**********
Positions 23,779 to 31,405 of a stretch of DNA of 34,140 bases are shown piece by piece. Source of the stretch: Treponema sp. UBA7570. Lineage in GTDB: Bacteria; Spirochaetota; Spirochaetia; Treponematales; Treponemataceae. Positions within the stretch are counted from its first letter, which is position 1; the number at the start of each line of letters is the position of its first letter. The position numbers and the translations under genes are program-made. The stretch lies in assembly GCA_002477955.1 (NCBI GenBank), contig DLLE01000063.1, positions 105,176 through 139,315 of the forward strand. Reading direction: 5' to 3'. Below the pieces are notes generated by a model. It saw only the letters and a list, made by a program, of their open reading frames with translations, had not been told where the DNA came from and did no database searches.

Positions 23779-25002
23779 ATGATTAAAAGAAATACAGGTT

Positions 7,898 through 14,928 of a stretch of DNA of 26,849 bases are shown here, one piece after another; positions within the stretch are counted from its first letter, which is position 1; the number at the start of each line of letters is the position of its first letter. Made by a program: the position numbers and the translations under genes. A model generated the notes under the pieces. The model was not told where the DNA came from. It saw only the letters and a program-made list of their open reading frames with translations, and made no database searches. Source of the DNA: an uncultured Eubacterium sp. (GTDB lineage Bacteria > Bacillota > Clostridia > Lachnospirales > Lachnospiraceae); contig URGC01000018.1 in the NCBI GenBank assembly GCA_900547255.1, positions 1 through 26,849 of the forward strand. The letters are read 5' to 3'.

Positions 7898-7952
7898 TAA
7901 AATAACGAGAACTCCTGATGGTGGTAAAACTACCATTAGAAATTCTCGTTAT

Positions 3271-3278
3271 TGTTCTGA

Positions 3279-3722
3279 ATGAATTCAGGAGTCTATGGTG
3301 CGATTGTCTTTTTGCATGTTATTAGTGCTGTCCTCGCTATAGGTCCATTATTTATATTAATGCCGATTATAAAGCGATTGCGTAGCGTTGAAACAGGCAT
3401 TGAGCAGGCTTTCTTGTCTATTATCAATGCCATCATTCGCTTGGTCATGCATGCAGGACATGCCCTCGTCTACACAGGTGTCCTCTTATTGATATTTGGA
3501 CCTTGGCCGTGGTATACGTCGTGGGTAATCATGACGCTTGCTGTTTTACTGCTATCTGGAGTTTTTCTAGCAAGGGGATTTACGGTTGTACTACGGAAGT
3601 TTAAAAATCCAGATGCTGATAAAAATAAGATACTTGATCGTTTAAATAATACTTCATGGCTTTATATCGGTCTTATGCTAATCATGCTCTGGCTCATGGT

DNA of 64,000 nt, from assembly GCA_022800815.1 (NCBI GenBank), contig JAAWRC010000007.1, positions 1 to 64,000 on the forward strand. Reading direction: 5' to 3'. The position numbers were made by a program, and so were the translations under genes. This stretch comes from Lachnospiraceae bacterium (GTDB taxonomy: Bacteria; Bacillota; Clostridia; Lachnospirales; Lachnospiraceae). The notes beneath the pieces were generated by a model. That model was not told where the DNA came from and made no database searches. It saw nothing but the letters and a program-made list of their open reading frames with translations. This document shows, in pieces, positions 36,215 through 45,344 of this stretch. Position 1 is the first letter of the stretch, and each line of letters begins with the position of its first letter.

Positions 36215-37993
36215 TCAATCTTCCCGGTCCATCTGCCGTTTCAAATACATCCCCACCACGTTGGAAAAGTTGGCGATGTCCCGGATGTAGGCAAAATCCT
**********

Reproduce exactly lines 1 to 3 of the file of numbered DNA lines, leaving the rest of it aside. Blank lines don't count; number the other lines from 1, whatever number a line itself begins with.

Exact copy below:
Positions 23,779 to 31,405 of a stretch of DNA of 34,140 bases are shown piece by piece. Source of the stretch: Treponema sp. UBA7570. Lineage in GTDB: Bacteria; Spirochaetota; Spirochaetia; Treponematales; Treponemataceae. Positions within the stretch are counted from its first letter, which is position 1; the number at the start of each line of letters is the position of its first letter. The position numbers and the translations under genes are program-made. The stretch lies in assembly GCA_002477955.1 (NCBI GenBank), contig DLLE01000063.1, positions 105,176 through 139,315 of the forward strand. Reading direction: 5' to 3'. Below the pieces are notes generated by a model. It saw only the letters and a list, made by a program, of their open reading frames with translations, had not been told where the DNA came from and did no database searches.

Positions 23779-25002
23779 ATGATTAAAAGAAATACAGGTT